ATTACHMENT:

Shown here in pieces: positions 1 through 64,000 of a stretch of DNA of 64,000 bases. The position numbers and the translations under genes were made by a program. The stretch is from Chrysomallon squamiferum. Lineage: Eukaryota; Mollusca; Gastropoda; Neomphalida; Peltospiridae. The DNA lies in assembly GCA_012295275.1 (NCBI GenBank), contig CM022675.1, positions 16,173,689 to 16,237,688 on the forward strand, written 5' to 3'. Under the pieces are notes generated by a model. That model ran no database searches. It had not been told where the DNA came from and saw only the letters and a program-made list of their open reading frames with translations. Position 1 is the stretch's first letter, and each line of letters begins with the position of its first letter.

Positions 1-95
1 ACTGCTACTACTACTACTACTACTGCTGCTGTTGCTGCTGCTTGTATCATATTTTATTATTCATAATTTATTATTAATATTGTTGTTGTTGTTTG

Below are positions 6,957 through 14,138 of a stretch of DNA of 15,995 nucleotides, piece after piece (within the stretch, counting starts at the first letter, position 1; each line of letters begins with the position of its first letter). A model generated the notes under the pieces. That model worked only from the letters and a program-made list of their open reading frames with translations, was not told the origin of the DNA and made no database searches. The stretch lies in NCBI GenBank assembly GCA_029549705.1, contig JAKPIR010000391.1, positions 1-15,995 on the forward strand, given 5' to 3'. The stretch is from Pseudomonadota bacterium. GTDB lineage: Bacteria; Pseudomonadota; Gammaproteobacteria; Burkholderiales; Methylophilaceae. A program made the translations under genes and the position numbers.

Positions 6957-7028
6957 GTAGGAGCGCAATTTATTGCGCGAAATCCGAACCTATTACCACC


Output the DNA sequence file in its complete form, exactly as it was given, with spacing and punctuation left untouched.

Shown here in pieces: positions 1 through 64,000 of a stretch of DNA of 64,000 bases. The position numbers and the translations under genes were made by a program. The stretch is from Chrysomallon squamiferum. Lineage: Eukaryota; Mollusca; Gastropoda; Neomphalida; Peltospiridae. The DNA lies in assembly GCA_012295275.1 (NCBI GenBank), contig CM022675.1, positions 16,173,689 to 16,237,688 on the forward strand, written 5' to 3'. Under the pieces are notes generated by a model. That model ran no database searches. It had not been told where the DNA came from and saw only the letters and a program-made list of their open reading frames with translations. Position 1 is the stretch's first letter, and each line of letters begins with the position of its first letter.

Positions 1-95
1 ACTGCTACTACTACTACTACTACTGCTGCTGTTGCTGCTGCTTGTATCATATTTTATTATTCATAATTTATTATTAATATTGTTGTTGTTGTTTG

Below are positions 6,957 through 14,138 of a stretch of DNA of 15,995 nucleotides, piece after piece (within the stretch, counting starts at the first letter, position 1; each line of letters begins with the position of its first letter). A model generated the notes under the pieces. That model worked only from the letters and a program-made list of their open reading frames with translations, was not told the origin of the DNA and made no database searches. The stretch lies in NCBI GenBank assembly GCA_029549705.1, contig JAKPIR010000391.1, positions 1-15,995 on the forward strand, given 5' to 3'. The stretch is from Pseudomonadota bacterium. GTDB lineage: Bacteria; Pseudomonadota; Gammaproteobacteria; Burkholderiales; Methylophilaceae. A program made the translations under genes and the position numbers.

Positions 6957-7028
6957 GTAGGAGCGCAATTTATTGCGCGAAATCCGAACCTATTACCACC